Young Thug’s brother Unfoonk is desperately trying to regain his freedom after getting caught up in the massive RICO case against the Young Slime Life gang in Atlanta.
Unfoonk is one of 27 people indicted for Conspiracy to Violate the Racketeer Influenced and Corrupt Organization Act. Other YSL rappers charged include Thugger, Gunna, Lil Duke, Yak Gotti, and Slimelife Shawty.
Unfoonk wants Judge Uriel Glanville to suppress the state’s key evidence against him. At issue is a conversation an unidentified individual had with the rapper while the phone was being tapped.
Investigators honed in on two conversations, on April 3rd and April 14th, which Unfoonk maintains had nothing to do with him.
“Without conceding the fact, and based purely on the State’s allegation(s) thus far, as a party to an intercepted wire, oral, and/or electronic communication, [Unfoonk] had an expectation of privacy in the intercepted communication(s) and has standing to challenge the legality of the intercepted communication(s),” Unfoonk’s lawyer Michael E. Russ, Jr. explained.
Unfoonk asked Judge Uriel Glanville for a hearing and wants all of the evidence related to or arising from the intercepted communication(s) thrown out of court.
Judge Glanville granted Unfoonk a hearing in the matter, which is slated for November. In addition to the RICO charge, Unfoonk is also charged with Theft by Receiving Stolen Property.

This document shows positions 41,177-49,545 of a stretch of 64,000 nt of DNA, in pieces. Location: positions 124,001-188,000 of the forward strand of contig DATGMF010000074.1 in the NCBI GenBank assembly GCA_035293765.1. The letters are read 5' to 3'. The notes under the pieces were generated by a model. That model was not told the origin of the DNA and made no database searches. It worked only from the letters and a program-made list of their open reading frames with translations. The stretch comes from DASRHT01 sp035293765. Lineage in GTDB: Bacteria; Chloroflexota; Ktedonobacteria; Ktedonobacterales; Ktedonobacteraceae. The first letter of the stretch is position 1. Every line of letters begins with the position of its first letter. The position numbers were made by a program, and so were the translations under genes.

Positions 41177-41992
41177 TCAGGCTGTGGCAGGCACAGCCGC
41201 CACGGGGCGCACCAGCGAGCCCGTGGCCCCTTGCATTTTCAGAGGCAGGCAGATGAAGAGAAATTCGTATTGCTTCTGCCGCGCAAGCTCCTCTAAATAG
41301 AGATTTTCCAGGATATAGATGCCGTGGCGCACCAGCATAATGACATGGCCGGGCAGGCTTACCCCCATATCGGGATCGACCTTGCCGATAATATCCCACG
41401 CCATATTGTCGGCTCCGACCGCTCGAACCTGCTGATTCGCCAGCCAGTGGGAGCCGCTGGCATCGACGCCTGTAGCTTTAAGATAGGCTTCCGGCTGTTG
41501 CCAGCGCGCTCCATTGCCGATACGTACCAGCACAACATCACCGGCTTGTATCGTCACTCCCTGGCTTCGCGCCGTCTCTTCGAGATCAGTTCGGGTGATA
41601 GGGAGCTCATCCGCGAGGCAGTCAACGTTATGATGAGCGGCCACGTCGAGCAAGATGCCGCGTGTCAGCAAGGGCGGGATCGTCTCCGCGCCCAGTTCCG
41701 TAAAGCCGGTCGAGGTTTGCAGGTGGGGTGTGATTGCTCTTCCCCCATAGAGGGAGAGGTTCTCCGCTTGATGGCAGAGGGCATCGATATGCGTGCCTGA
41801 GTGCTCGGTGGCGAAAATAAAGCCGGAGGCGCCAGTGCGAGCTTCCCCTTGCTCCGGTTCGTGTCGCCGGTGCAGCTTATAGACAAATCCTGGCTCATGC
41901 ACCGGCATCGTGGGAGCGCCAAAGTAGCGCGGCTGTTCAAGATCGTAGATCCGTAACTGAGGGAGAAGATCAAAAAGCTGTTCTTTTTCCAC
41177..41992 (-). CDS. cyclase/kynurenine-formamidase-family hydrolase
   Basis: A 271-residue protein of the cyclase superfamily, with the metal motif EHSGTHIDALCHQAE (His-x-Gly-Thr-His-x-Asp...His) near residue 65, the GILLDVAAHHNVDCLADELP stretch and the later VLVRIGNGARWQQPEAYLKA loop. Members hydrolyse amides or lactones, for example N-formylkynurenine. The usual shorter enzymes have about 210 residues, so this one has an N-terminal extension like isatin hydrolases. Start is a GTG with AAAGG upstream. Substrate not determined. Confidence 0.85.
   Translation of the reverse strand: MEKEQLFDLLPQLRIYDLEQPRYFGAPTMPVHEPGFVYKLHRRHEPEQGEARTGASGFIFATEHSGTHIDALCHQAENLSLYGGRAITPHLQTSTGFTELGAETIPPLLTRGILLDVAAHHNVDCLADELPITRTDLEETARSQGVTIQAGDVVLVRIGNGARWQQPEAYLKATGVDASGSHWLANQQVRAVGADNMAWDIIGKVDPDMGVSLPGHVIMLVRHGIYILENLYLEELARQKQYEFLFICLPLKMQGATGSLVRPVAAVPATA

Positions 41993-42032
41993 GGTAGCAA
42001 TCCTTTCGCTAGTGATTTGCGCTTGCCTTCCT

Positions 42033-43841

Unfoonk, born Quantavious Grier, is best known for his song “Mob Ties (Remix) featuring Young Thug, Future and YTB Trench.
Unfoonk was initially hit with a life sentence after he was convicted of felony murder for his role in the shooting death of a man named James Yarborough in 2007.
The rapper was released after his conviction was overturned by a judge who ruled that a man who testified against Unfoonk during his trial was actually an accomplice to the murder.
He signed with YSL shortly after his release from prison. In a previous interview with AllHipHop, Unfoonk explained how making music helped his mental health.
“I get to rap about what’s going on in front of me, I get to say what I want to say. I can walk down and see somebody doing something, it might touch me the wrong way. ‘Okay, I’m finna go rap about this.’ Music helps me express myself a little better than people can understand me, so I express myself.”